Role models...

posted on: Wednesday, 26 October 2011

I spent three hours in the hairdressers on Saturday (covering grey; ugh) and killed some of that time reading magazines like 'OK and 'Hello'. This used to be a guilty pleasure where I'd catch up on my celebrity gossip. This time, despite reading four or five back-copies, I could hardly say my awareness of celebrity gossip has increased.

The pages were full of people I had simply never heard of! It's not that I have dropped off the face of the planet; it's because I don't watch the reality TV shows like 'The Only Way is Essex'. I sunk deeper and deeper into my chair whilst looking at the pictures of these girls. Inflated, exaggerated versions of young teens and women; dressed in platform heels with teased hair and too much make-up. Every other page they were there: pouting.

I know we blame the media for making women feel bad about themselves and, as I have a daughter and two nieces, this is something I am acutely conscious of. But for me these girls represent something different. This is not enticing girls to be slim; this is enticing girls to look like, well you work it out. I found it disturbing. The whole look is not about beauty or individuality or anything that tangible, it's about being a carbon-copy pneumatic big hair/small dress girl.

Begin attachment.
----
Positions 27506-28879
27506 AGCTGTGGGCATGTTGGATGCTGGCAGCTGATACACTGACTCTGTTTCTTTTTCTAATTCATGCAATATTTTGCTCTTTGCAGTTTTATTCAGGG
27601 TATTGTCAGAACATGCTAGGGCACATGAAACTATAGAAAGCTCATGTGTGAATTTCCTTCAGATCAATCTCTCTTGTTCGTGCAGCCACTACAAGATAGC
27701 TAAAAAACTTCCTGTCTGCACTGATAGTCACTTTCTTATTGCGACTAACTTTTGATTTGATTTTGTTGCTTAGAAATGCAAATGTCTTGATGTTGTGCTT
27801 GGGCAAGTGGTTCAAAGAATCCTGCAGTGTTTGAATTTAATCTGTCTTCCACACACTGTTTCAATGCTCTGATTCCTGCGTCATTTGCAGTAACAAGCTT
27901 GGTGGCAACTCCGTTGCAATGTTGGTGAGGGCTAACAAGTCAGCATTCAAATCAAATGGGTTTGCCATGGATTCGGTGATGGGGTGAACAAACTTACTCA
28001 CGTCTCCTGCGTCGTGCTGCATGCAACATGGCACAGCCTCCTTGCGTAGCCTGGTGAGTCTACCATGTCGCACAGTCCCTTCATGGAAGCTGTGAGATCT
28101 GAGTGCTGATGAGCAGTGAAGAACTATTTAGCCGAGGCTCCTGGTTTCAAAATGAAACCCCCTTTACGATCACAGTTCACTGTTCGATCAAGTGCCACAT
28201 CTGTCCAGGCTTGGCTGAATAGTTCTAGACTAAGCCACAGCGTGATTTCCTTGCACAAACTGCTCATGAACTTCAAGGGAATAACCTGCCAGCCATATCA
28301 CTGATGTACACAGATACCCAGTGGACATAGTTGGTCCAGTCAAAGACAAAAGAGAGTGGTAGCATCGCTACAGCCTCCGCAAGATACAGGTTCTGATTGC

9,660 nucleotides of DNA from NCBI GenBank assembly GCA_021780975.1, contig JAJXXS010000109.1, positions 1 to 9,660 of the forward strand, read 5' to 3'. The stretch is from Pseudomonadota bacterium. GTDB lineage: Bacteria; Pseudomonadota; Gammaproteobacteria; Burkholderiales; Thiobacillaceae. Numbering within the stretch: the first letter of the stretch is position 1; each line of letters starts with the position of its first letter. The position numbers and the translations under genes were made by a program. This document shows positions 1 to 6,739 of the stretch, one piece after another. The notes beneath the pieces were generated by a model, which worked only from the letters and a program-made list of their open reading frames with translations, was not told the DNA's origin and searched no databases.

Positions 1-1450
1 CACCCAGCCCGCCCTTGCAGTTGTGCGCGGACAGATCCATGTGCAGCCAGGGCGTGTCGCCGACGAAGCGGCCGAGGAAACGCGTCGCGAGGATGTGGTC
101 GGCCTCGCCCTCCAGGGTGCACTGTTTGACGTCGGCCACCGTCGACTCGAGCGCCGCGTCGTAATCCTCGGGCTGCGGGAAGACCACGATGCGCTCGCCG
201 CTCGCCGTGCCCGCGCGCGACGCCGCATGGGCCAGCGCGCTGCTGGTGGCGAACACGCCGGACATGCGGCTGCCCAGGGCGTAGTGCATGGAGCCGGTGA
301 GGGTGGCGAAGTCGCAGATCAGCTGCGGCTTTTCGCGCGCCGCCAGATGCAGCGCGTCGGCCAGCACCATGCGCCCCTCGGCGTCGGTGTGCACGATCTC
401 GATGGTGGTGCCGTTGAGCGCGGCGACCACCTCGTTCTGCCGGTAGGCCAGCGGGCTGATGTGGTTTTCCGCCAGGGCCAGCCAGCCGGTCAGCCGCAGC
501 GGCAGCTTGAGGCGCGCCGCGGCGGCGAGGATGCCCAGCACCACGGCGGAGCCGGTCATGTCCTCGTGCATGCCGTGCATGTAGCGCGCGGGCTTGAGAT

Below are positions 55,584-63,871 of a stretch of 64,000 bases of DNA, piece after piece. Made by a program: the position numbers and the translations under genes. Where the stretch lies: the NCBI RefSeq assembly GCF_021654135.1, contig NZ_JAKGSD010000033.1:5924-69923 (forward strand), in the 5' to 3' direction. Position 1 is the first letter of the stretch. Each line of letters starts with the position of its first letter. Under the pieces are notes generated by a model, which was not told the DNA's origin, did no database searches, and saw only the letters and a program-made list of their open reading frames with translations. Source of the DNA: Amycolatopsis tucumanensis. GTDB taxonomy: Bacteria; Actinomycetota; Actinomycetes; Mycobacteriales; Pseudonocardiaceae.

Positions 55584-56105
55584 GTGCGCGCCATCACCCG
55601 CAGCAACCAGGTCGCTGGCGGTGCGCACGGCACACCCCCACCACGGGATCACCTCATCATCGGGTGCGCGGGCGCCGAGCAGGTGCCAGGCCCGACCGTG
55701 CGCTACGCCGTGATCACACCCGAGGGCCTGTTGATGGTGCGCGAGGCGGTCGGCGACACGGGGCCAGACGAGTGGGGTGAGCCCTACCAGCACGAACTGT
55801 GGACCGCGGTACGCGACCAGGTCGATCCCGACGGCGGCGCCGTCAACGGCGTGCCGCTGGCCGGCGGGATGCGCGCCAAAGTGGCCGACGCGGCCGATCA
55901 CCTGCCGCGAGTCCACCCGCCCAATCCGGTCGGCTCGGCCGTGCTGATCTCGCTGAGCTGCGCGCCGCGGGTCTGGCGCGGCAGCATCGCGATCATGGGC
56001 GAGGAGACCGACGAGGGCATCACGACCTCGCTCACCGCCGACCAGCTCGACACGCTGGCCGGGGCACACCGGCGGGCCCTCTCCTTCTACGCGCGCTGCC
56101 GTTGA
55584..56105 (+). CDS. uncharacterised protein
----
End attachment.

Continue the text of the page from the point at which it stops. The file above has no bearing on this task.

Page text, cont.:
iconic image from Vogue
When I was growing up my media role models were supermodels like Cindy Crawford and Linda Evangelista. So beautiful they made my heart ache but at least versions of themselves that were not surgery-enhanced (not then anyway, and I believe not even now). At least they looked natural; albeit a form of natural beauty that very few women are blessed with.